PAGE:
+
* Specify a value of type <code>(Ratio Int->Music)</code> and call it
{{{base}}} (as it will become the base tone (''Tonic'') of our melody,
+
<code>base</code> (as it will become the base tone (''Tonic'') of our melody,
 
if we give it an arbitrary length)
 
if we give it an arbitrary length)
 
* Find out how many halftones are between the base of a scale and
 
* Find out how many halftones are between the base of a scale and
the "step" wanted: {{{trans n = (fromInteger (scl !! n))}}}
+
the "step" wanted: <code>trans n = (fromInteger (scl !! n))</code>
 
* Transpose the base note, given a length to complete it, about that
 
* Transpose the base note, given a length to complete it, about that
 
amount, to get the ultimate result.
 
amount, to get the ultimate result.
   
{{{#!syntax haskell
+
<code>#!syntax haskell
 
realize :: Int -> (Ratio Int->Music) -> (Int,Ratio Int) -> Music
 
realize :: Int -> (Ratio Int->Music) -> (Int,Ratio Int) -> Music
 
realize kind base (n,len) = Trans (trans n) (base len)
 
realize kind base (n,len) = Trans (trans n) (base len)
Line 291: Line 291:
 
trans n = (fromInteger (scl !! n))
 
trans n = (fromInteger (scl !! n))
 
scl = (scale kind)
 
scl = (scale kind)
}}}
+
</code>
   
 
We'll write another helper, that realizes a few notes and puts them in a sequence:
 
We'll write another helper, that realizes a few notes and puts them in a sequence:
   
{{{#!syntax haskell
+
<code>#!syntax haskell
 
testrealize kind base melody = allseq $ map (realize kind base) melody
 
testrealize kind base melody = allseq $ map (realize kind base) melody
}}}
+
</code>
   
 
=== Making it Audible ===
 
=== Making it Audible ===
Line 304: Line 304:
 
base pitch, like for example:
 
base pitch, like for example:
   
{{{#!syntax haskell
+
<code>#!syntax haskell
 
Main> midiout "major.mid" (testrealize 0 (\l->(c 4 l [Volume 100])) simplemelody)
 
Main> midiout "major.mid" (testrealize 0 (\l->(c 4 l [Volume 100])) simplemelody)
 
Main> midiout "minor.mid" (testrealize 5 (\l->(d 4 l [Volume 100])) simplemelody)
 
Main> midiout "minor.mid" (testrealize 5 (\l->(d 4 l [Volume 100])) simplemelody)
}}}
+
</code>
   
 
in c major, and then in d minor. This task (transpose and change
 
in c major, and then in d minor. This task (transpose and change
Line 317: Line 317:
 
we could want to describe the a'th three and four note chord in our scale:
 
we could want to describe the a'th three and four note chord in our scale:
   
{{{#!syntax haskell
+
<code>#!syntax haskell
 
tri a = [a,a+2,a+4]
 
tri a = [a,a+2,a+4]
 
tet a = [a,a+2,a+4,a+6]
 
tet a = [a,a+2,a+4,a+6]
}}}
+
</code>
   
 
and put the chords numbered 1, 5, 4 and 1 after each other (if you ever thought you couldn't
 
and put the chords numbered 1, 5, 4 and 1 after each other (if you ever thought you couldn't
Line 326: Line 326:
 
here and there, and adding an octave to the last ''I'':
 
here and there, and adding an octave to the last ''I'':
   
{{{#!syntax haskell
+
<code>#!syntax haskell
 
test2d:: [[(Int,Ratio Int)]]
 
test2d:: [[(Int,Ratio Int)]]
 
test2d = [allength (1%2) (tri 0),
 
test2d = [allength (1%2) (tri 0),
Line 333: Line 333:
 
allength (1%2) (8:(tri 0))]
 
allength (1%2) (8:(tri 0))]
 
where allength l= map (\a->(a,l))
 
where allength l= map (\a->(a,l))
}}}
+
</code>
   
 
Now we only need to map realize twice to that, and then fold twice (first in parallel, then serially) to make this a Music value.
 
Now we only need to map realize twice to that, and then fold twice (first in parallel, then serially) to make this a Music value.
   
{{{#!syntax haskell
+
<code>#!syntax haskell
 
rea2d kind base melody = allseq $ map allpar $ map (map (realize kind base)) melody
 
rea2d kind base melody = allseq $ map allpar $ map (map (realize kind base)) melody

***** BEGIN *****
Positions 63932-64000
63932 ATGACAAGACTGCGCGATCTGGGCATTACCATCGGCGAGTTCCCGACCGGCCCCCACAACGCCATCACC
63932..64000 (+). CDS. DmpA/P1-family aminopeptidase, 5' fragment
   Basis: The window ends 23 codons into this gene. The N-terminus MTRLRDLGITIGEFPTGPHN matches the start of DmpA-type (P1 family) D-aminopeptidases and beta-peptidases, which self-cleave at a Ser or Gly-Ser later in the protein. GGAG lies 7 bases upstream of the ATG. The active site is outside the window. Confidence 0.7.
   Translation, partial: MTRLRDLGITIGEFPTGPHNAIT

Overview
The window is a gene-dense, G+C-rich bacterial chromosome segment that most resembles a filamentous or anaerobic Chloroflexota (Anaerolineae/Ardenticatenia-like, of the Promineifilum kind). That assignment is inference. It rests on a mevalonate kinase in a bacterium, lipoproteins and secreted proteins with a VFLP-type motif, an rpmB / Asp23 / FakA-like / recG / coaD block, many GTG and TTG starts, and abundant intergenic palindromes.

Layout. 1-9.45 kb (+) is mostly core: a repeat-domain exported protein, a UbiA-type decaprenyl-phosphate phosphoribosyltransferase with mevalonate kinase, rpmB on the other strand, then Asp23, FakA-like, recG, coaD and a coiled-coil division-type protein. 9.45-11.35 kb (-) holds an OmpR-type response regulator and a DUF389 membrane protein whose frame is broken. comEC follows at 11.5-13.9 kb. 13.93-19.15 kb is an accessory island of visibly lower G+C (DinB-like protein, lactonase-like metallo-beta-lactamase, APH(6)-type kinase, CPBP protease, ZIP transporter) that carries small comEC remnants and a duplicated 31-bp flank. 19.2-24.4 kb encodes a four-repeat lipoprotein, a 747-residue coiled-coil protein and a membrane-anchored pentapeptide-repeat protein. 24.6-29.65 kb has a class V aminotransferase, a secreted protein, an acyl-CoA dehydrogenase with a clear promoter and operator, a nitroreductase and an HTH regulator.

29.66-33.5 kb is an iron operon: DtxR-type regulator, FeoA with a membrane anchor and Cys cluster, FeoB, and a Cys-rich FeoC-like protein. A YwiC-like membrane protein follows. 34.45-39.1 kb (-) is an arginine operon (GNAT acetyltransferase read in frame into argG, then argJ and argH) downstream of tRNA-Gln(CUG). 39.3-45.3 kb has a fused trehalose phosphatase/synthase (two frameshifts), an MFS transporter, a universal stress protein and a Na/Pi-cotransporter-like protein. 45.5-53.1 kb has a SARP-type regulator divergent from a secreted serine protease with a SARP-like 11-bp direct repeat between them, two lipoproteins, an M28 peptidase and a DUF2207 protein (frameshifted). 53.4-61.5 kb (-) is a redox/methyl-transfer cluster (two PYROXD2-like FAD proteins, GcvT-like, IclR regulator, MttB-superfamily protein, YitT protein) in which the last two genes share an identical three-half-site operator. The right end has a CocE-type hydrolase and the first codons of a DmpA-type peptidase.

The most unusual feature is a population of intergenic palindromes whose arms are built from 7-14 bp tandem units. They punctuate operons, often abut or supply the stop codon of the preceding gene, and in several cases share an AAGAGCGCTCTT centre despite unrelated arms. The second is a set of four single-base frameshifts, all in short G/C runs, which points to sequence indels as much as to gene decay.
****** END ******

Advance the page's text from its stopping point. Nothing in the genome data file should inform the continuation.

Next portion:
}}}
+
</code>
   
 
Try:
 
Try:
   
{{{#!syntax haskell
+
<code>#!syntax haskell
 
midiout "iivviprog.mid" (rea2d 5 (\l->(f 5 l [Volume 100])) test2d)
 
midiout "iivviprog.mid" (rea2d 5 (\l->(f 5 l [Volume 100])) test2d)
}}}
+
</code>
   
 
And listen to it.
 
And listen to it.
Line 351: Line 351:
 
This would be all for this issue of TMR. If you should feel bored, try Haskore yourself. For example, you could:
 
This would be all for this issue of TMR. If you should feel bored, try Haskore yourself. For example, you could:
   
* Try to write an own melody, either using {{{realize}}} to later change scale, or without.
+
* Try to write an own melody, either using <code>realize</code> to later change scale, or without.
* Put fitting chords along {{{simplemelody}}}, or put a melody along {{{test2d}}}
+
* Put fitting chords along <code>simplemelody</code>, or put a melody along <code>test2d</code>
* Read in some existing midi files using {{{readMidi}}} and try to analyze the resulting {{{Music}}} values. (for example, asking: are all notes in one scale? which ones aren't? what's their harmonic function?)
+
* Read in some existing midi files using <code>readMidi</code> and try to analyze the resulting <code>Music</code> values. (for example, asking: are all notes in one scale? which ones aren't? what's their harmonic function?)
 
* If you're really bored: get some sheet music and realize it in Haskore.
 
* If you're really bored: get some sheet music and realize it in Haskore.
   

Latest revision as of 19:12, 11 August 2008

This article needs reformatting! Please help tidy it up.--WouterSwierstra 14:14, 9 May 2008 (UTC)

Contents

[edit] 1 Haskore

This Article will be about Haskore, which is a Haskell library for describing music. It follows an approach of describing a domain specific language and thus reduces complications of arbitrary language decisions. Imagine, for example, a structure describing Music in any imperative language and compare this to the simplicity of a Haskore representation.

A core of the Haskore system is Score data, which is stored as a Type called Music. Score data is usually represented like this:

attachment:haskore1-ex1.gif

This sequence of Symbols, while looking relatively simple to the musician's eye, gives us a lot of information about the music we associate with it. Some of the information encoded here would be the number of notes struck, their lengths, how they overlap or don't.